I’m present for New York in the case of Detroit and what you were looking to do with power Detroit, how did you get inspired to pursue that avenue of honorable.
[00:04:04] Devin McIntyre: Yeah. So I think the actual inspiration for power Detroit came from the city of Detroit itself. So I don’t know if any of your listeners have been to the city in the past couple of years, but it is electric.
Like it is super cool. What’s going on in the city of Detroit, you have a ton of new developments coming up. You have tons of new creatives moving to the city and it’s becoming almost this hub for creativity and technology. So just kind of seeing that transformation. Across my entire life grew up in the suburbs of Detroit.
I was super kind of just like inspired by that and wanted to get involved with it in some way. Um, so I think just seeing all these people rush to the city of Detroit, create businesses and really hustle. I think the hustle culture of Detroit is very deep. And so just tapping into that was kind of the biggest inspiration for.
[00:04:49] Atif Qadir: I think, uh, in the opportunities that I’ve had to visit Detroit, I’ve been there. I think by four or five times now is the, the size and the scale of the city. So for our listeners that might be familiar with New York and LA, which are both very large, very dense cities. It’s possible to fit both of those cities within the limits of the city of Detroit and still have extra room leftover.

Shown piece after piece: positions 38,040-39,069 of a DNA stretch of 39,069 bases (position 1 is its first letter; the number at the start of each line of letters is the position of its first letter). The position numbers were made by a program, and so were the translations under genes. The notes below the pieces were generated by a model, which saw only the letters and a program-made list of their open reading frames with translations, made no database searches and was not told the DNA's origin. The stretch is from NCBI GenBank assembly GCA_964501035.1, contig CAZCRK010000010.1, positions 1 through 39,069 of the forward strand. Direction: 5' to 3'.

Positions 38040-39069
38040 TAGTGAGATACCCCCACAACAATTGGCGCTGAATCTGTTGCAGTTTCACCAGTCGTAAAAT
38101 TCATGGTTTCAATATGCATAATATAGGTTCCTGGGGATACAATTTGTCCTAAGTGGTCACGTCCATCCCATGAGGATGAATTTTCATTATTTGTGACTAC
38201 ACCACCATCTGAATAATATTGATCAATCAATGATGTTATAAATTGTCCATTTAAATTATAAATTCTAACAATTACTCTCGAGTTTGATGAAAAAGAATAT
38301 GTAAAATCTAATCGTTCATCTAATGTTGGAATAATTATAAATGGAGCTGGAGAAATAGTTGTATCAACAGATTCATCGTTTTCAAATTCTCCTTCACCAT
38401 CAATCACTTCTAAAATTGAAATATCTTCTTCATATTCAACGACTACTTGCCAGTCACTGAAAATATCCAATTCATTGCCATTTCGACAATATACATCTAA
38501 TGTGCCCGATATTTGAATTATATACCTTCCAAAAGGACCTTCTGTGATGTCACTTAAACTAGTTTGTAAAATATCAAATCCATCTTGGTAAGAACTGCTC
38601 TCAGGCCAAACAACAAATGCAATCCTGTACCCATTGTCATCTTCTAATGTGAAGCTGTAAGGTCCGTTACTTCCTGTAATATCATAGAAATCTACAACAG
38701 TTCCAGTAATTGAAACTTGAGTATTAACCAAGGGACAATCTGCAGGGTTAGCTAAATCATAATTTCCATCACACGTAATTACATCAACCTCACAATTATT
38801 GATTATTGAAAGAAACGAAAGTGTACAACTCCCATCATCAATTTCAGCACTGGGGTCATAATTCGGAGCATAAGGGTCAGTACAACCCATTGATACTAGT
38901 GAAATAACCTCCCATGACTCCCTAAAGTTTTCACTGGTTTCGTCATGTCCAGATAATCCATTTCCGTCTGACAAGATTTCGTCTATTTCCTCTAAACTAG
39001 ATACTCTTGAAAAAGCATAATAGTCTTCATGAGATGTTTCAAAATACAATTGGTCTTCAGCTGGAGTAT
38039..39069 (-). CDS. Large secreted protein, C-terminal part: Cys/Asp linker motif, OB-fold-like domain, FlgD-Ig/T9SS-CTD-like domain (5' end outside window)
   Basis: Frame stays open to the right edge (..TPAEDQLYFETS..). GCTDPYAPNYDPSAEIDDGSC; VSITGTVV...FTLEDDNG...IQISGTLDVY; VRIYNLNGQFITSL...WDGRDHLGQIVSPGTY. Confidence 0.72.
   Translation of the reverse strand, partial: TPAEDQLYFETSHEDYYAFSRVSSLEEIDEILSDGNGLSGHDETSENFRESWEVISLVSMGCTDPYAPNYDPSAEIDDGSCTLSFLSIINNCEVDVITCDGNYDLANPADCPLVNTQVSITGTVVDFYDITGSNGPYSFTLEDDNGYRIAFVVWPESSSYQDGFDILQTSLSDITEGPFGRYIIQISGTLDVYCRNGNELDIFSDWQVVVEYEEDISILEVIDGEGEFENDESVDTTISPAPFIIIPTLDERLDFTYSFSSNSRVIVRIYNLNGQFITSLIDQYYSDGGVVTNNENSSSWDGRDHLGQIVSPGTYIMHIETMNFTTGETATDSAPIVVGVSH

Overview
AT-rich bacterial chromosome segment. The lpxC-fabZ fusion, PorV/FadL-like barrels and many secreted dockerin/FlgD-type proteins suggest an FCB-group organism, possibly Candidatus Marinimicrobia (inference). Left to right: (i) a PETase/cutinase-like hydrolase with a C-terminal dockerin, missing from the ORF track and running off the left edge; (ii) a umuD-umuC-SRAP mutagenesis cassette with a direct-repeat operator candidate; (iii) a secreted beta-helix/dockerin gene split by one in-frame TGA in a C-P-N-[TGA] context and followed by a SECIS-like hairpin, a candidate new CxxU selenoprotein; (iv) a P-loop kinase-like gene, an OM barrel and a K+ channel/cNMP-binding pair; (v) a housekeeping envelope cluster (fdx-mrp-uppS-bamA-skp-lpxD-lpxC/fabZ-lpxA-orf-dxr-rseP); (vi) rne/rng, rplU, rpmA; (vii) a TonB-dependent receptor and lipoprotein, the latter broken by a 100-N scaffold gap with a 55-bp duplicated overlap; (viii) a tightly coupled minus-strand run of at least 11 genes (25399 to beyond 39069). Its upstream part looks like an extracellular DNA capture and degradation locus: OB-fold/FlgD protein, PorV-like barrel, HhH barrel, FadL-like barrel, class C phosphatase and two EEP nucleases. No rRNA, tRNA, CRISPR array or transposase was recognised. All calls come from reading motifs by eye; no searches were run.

I think that’s what makes Detroit particularly a unique, in my opinion, would you agree with that as well? That. Perception of Detroit being a very, very, very large city on the ground.
[00:05:22] Devin McIntyre: Oh yeah. Detroit is absolutely massive. Kind of similarly how New York has different neighborhoods, right? You have Chelsea flat art in west village.
Um, Detroit has the same kind of layout, but it’s like almost cities within cities. So instead of like a neighborhood it’s just mass, mass, mass areas that are on different areas within the.
[00:05:41] Atif Qadir: Interesting. So you mentioned having been a student at the university of Michigan, and while there you had an opportunity to work at a brick and mortar, a small business at a corporate America type job.
And now at a tech startup, how would you compare all of those different work experiences in those.
[00:06:02] Devin McIntyre: Yeah. So I think the first thing is I would have to say is I would put an asterix on the corporate America experience. So across all my different things that I’ve done, things that have been involved with, they’ve all been kind of driven by my own performance, the performance of the team.